As represented on maps, Grenada isn’t much. It’s barely a speck on the vastness of the Caribbean, perplexing most of today’s travelers who would be as hard pressed to pinpoint it on a map as seasoned war reporters were 28 years ago when the island was heaved into international headlines after becoming snared in a mess of realpolitik.
It was 1983 and U.S. reconnaissance satellites aiming their unblinking eyes from the sky divulged a freshly laid road and a number of armament depots bearing the unmistakable imprint of Cubans in Grenada assisting some plotters who had executed the prime minister. The Reagan administration considered this an affront to American influence in the Caribbean and 7,000 Marines were subsequently ordered to the island to put an end to the crisis.
Violence ended a few days later, leaving 19 Marines, about 40 Cubans and 75 Grenadians dead. Islanders, with typical Caribbean approach, euphemistically brush away the affair as “the intervention.”
Twenty-eight years is a lifetime in anybody’s book, and today Grenada has regained all the sublime touches it was known for before making news.
The diminutive island, about 125 miles northeast of Venezuela, is a peaceful tropical paradise that can’t be dismissed as just another typical Caribbean resort destination. It’s a compact volcanic landmass of a mere 133 sq. miles dotted with all-inclusive resorts and touted by developers as the most beautiful island within the Grenadines, the southern part of the Windward Islands in the Lesser Antilles.
Those developers just might have a point.
Grenada consists of a series of rugged spectacular volcanic ridges blanketed with dense, lush tropical foliage. It has such a lack of flatness that engineers had to bulldoze several ridges and fill precipitous ravines to build a 10,000-ft. runway for an airport first planned by Cubans and completed by Americans.
The Maurice Bishop Airport (named after the slain prime minister) is serviced by many airlines including American Airlines—which has direct flights from Miami—Air Jamaica and Delta Air Lines. Caribbean Airlines flies nonstop from New York while American Eagle connects the island to San Juan, Puerto Rico.
Visitors will find Grenada an island where trade winds refresh the unbearable heat of the equatorial latitudes and where life, at least on the surface, seems to dance to a tempo that locals call “now for now,” which is a captivating way of saying, “Live for the moment.”
It often seems that the lackadaisical spirit that typifies the Creole way of thinking is the island’s most treasured resource.
Grenada is so compact visitors can drive around the island in less than six hours, counting stops in the interior’s pleasing towns and villages and unplanned visits to the spectacular stretches of beaches, hidden coves and sheltered harbors prevalent along the coast.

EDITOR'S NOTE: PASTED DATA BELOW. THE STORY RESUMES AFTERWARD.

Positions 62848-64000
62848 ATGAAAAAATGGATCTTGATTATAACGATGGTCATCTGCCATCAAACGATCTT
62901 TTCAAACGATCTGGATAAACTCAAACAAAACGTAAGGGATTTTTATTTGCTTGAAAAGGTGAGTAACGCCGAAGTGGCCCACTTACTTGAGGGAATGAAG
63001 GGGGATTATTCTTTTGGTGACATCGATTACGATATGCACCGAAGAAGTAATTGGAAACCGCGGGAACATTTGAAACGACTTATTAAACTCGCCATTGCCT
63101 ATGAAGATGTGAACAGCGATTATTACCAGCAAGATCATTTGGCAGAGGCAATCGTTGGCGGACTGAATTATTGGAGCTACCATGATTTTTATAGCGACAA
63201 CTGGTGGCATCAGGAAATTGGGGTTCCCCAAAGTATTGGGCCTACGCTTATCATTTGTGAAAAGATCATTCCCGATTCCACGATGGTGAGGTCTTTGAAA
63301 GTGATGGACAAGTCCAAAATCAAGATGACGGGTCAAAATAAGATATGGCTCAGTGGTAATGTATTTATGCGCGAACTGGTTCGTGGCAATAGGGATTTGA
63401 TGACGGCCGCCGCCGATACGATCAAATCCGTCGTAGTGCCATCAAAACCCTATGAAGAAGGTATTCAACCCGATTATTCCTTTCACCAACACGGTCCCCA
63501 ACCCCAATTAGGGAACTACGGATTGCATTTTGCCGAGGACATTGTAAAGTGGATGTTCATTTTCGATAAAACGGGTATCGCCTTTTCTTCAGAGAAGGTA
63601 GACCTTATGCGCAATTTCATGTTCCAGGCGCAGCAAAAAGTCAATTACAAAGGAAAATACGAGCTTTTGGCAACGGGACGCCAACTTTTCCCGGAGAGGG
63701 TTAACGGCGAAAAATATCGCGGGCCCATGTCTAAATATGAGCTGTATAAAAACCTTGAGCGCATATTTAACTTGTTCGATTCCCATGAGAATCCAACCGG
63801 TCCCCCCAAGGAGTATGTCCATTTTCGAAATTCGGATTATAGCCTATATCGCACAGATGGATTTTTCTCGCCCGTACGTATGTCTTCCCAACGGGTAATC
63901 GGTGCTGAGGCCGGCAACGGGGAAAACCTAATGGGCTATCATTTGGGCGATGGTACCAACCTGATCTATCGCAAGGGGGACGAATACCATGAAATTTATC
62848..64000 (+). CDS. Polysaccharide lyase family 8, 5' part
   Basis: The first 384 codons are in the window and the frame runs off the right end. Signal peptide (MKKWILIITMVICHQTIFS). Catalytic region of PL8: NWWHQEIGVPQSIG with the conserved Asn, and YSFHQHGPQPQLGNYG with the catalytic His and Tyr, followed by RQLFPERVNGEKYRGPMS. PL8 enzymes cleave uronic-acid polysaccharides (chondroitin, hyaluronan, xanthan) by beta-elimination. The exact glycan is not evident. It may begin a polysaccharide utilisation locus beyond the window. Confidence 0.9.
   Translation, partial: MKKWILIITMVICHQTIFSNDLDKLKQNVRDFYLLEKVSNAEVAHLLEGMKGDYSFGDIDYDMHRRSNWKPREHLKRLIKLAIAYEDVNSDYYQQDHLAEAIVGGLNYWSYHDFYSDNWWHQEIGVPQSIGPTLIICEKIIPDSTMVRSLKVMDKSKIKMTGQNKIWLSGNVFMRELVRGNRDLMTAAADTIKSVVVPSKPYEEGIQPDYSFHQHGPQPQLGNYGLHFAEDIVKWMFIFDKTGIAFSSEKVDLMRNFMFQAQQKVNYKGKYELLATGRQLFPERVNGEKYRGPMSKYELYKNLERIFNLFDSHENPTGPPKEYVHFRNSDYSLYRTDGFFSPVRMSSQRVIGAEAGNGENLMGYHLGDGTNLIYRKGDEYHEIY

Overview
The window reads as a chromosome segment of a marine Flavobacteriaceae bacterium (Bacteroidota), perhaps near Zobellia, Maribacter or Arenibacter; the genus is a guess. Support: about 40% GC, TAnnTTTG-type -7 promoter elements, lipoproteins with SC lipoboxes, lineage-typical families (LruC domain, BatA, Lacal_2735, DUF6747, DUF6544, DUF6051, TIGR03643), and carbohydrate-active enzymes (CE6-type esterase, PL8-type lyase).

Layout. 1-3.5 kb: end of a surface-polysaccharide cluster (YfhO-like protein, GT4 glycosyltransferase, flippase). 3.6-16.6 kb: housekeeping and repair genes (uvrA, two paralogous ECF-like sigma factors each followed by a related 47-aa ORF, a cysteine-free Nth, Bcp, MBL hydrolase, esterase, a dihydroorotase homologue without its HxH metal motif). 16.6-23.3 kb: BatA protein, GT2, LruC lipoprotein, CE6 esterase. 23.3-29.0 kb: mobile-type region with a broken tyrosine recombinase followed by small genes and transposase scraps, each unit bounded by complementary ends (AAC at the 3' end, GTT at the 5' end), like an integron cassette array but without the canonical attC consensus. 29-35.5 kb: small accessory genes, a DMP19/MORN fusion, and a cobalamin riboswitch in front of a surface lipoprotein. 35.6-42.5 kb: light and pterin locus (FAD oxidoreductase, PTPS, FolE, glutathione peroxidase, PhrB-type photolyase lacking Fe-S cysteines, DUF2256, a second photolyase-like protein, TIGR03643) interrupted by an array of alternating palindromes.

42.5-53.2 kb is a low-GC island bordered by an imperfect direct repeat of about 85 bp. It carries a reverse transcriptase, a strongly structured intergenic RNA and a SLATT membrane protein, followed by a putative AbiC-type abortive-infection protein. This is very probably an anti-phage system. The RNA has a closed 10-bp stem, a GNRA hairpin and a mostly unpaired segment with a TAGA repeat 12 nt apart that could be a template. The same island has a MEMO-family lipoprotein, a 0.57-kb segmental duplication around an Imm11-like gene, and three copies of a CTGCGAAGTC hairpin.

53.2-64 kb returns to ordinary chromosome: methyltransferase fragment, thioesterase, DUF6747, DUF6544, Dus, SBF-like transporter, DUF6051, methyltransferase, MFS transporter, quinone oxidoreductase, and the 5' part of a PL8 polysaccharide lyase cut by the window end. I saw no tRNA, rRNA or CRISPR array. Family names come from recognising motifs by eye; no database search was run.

The Grenada Board of Tourism likes to say that this is the best place in which to find an unparalleled spirit of relaxation, a fact unclouded by the usual boosterism of tourism promoters everywhere. A large majority of visitors are on repeat visits, having discovered in Grenada an ideal nook for lazing in the sun while simultaneously endearing with its simplicity and informality.
Its unaffected charm and tranquil mood is probably what much of the Caribbean must have been like some 50 years ago, before tourism became big business in the area. Those who don’t find it difficult to leave a hammock swaying under coconut palms won’t have problems finding singular activities.
One of the more popular sites is Grenada’s Underwater Sculpture Park, a wonderful attraction bordering on the bizarre. It draws snorkelers and scuba divers who delight in romping in shallow, warm water among 14 sculptures that look like a cubist artist’s concept of ceremonial carvings made centuries ago by the Caribs, Grenada’s original settlers.
The largest sculpture is “The Zemi,” a huge figure that locals believe is endowed with supernatural powers. The waters are so clear and warm that the works are easily discerned from a boat, making the underwater park ideal for family outings.
St. George’s, the capital, is an eyeful: colorful buildings in an inimitable style that pays homage to the European cultures that influenced modern Grenada, circle a sparkling bay where small craft scurry to and fro. In the distance, sleek cruise ships anchor offshore.